LAS VEGAS (AP) — The Latest at CES gadget show in Las Vegas (all times local):
Many companies hope to use robots to deliver food to your hotel room, or packages and sundries to your home. But they still have plenty of issues to work out.
Like safety, for instance. "Now is the time for drone delivery," said Helen Greiner, the founder of CyPhy Works, a startup that's testing the use of drones with UPS to make commercial deliveries. But she noted that companies have to guard against accidents — like, say, drones dropping packages on people's heads, or falling out of the sky themselves.
The drones weigh 15 pounds, not counting the packages they carry, Greiner said at a robotics session at the CES gadget show Friday.
On the ground, businesses not only face safety concerns, but the need to educate consumers who might be shocked by having a robot show up at their front door.
Steve Cousins, CEO and founder of Savioke, is in the midst of deploying 50 robots to various hotels, which rent them for a monthly fee to deliver room service items. Preparing guests for the arrival of their mechanical assistants can be a challenge. Cousins told the story of one surprised hotel guest who slammed the door on a delivery robot — only to reopen it, camera in hand, to take a photo.
Professor Einstein, a miniature educational robot, looks eerily like the genius himself — complete with the crazy wiry hair.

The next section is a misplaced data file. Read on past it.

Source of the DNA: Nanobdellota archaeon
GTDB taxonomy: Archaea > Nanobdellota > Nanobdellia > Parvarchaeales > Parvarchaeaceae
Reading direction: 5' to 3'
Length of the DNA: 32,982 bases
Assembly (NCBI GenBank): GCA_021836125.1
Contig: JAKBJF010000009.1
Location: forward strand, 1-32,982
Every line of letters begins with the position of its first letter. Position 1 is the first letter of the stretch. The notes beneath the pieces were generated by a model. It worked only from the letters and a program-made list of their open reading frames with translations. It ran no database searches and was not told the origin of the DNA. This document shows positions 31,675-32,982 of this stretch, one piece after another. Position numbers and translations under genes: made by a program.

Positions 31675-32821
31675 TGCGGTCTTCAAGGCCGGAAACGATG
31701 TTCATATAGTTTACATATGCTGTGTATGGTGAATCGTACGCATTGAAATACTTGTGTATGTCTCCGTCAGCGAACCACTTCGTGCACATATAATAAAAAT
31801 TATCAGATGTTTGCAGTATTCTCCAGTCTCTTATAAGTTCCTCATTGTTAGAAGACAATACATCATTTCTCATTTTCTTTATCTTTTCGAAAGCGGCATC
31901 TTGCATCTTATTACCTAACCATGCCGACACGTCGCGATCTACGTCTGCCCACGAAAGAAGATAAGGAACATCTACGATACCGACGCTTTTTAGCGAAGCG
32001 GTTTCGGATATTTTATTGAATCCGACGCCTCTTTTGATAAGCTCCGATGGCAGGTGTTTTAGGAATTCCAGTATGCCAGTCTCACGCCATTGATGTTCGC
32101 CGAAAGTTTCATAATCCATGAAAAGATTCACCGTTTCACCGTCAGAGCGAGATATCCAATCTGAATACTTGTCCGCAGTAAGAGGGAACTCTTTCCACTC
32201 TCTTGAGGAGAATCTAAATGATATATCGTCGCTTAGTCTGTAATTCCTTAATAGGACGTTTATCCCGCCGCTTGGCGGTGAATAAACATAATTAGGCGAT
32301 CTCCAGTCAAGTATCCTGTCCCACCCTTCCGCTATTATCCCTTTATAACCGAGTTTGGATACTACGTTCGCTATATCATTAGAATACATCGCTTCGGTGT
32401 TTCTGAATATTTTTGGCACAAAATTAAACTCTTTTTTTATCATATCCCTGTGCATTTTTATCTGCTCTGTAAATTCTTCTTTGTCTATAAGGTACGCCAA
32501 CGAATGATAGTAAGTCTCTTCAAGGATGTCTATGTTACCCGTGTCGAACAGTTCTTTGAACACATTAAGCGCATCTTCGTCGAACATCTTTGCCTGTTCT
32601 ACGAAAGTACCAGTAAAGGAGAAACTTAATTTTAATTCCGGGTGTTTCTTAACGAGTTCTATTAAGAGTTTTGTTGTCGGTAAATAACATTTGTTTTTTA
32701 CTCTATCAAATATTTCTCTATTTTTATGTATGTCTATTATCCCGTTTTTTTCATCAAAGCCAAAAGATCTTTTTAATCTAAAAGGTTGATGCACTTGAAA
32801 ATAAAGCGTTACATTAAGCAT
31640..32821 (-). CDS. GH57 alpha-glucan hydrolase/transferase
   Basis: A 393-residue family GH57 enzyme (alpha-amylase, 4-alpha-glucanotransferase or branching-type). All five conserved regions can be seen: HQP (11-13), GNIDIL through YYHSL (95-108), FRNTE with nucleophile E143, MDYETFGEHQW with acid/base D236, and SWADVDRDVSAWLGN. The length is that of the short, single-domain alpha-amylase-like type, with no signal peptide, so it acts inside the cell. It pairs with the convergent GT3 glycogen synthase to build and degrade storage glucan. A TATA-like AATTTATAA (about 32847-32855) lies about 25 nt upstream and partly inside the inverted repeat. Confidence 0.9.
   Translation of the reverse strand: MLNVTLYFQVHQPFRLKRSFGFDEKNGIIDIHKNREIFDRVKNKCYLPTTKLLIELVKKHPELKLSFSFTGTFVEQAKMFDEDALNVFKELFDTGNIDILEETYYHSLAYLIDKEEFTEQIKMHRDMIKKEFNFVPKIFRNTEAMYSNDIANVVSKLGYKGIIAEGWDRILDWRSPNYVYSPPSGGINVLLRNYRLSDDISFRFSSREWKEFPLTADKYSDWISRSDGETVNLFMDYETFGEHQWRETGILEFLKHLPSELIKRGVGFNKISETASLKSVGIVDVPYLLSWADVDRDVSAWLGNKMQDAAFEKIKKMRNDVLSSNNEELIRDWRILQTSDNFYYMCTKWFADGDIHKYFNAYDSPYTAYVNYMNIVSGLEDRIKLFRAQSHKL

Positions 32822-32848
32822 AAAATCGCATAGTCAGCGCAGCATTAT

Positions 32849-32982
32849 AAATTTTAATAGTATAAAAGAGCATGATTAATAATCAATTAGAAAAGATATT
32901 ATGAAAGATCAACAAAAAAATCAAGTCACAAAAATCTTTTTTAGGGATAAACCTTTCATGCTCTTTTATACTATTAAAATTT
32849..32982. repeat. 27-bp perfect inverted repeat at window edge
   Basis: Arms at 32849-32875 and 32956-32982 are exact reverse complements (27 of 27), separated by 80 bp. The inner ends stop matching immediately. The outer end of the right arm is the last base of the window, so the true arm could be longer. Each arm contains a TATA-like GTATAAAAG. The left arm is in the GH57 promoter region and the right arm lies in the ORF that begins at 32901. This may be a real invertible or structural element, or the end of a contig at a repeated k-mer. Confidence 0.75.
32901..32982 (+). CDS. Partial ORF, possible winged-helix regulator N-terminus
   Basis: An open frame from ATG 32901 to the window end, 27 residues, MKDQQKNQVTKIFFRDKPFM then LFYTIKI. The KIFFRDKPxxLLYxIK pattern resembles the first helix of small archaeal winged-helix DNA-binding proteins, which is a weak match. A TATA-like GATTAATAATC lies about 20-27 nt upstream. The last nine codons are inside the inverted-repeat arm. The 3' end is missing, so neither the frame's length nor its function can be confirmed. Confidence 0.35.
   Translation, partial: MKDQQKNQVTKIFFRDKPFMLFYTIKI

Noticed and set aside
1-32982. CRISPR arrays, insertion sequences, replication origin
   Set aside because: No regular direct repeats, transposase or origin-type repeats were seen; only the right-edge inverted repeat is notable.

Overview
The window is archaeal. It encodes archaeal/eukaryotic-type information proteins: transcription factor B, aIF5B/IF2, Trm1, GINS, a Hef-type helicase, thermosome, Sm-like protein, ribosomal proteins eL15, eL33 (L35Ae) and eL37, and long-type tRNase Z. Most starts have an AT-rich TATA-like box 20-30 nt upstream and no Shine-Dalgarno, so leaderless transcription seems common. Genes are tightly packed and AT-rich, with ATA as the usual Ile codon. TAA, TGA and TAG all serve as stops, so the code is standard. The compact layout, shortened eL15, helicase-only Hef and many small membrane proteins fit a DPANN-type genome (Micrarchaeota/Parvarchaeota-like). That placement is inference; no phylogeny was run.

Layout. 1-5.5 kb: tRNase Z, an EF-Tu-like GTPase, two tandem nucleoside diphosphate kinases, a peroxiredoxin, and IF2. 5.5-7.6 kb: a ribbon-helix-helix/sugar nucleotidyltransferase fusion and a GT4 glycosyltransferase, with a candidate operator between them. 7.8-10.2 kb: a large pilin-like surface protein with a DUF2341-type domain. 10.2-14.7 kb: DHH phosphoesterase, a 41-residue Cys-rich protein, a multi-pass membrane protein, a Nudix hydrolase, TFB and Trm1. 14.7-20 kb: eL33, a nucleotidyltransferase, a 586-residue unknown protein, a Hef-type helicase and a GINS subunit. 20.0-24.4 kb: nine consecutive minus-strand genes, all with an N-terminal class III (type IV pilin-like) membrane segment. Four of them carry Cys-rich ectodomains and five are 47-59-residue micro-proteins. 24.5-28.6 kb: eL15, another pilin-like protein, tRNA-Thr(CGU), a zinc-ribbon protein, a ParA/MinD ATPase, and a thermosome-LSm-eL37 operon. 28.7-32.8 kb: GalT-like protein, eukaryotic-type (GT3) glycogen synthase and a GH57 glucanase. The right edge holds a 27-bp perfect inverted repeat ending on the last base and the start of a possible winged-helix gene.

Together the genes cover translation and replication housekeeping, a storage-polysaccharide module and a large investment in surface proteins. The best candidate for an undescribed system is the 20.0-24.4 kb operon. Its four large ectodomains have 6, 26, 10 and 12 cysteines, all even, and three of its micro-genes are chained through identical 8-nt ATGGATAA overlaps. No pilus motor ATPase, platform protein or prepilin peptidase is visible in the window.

The company behind it, Hanson Robotics, says it's the first commercial robot with emotive features.
It's one of dozens of robots on display at the CES tech show, which runs through Sunday in Las Vegas. One can mow your lawn; another folds your clothes.
Professor Einstein is expected to come out in March for about $300. The robot stands more than 14 inches tall and has soft skin. The company says it has 50 realistic expressions. It can stick his tongue out and move his eyes around to follow you.
The robot interacts with an Android or Apple tablet — not a smartphone — to teach science, math and other subjects. It recognizes your voice and responds to your questions. It also can offer weather updates and recite facts about famous people.
Andy Rifkin, chief technology officer at Hanson, says the company's focus is to offer complex emotions. For those concerned about privacy, he says the robot's camera tracks your face but doesn't take photos.
Tired of having to constantly check your cellphone for directions?
French startup Spinali Design has created jeans that will vibrate on your right or left hip to let you know which direction you should head. A chip embedded into the waist is connected to an app. Just enter your destination ahead of time.
Of course, a smartwatch can do that, too, but why get something that can do more? The technological capabilities of the jeans are limited to directions.
However, the company also has bikinis that will buzz when you're out in the sun too long and need to apply more sunscreen lotion. You enter information on your skin type and SPF level of your sunscreen into an app. The chip then monitors the sun rays.
Spinali says the chip should last four years even with constant use and will turn off automatically when wet to avoid damage.
The jeans cost about $100, and the bikinis about $140.
Amazon's smart speaker, the Echo, is getting a lot of attention at the CES tech show in Las Vegas this week. But it can't acknowledge your presence or tell one member of your household from another.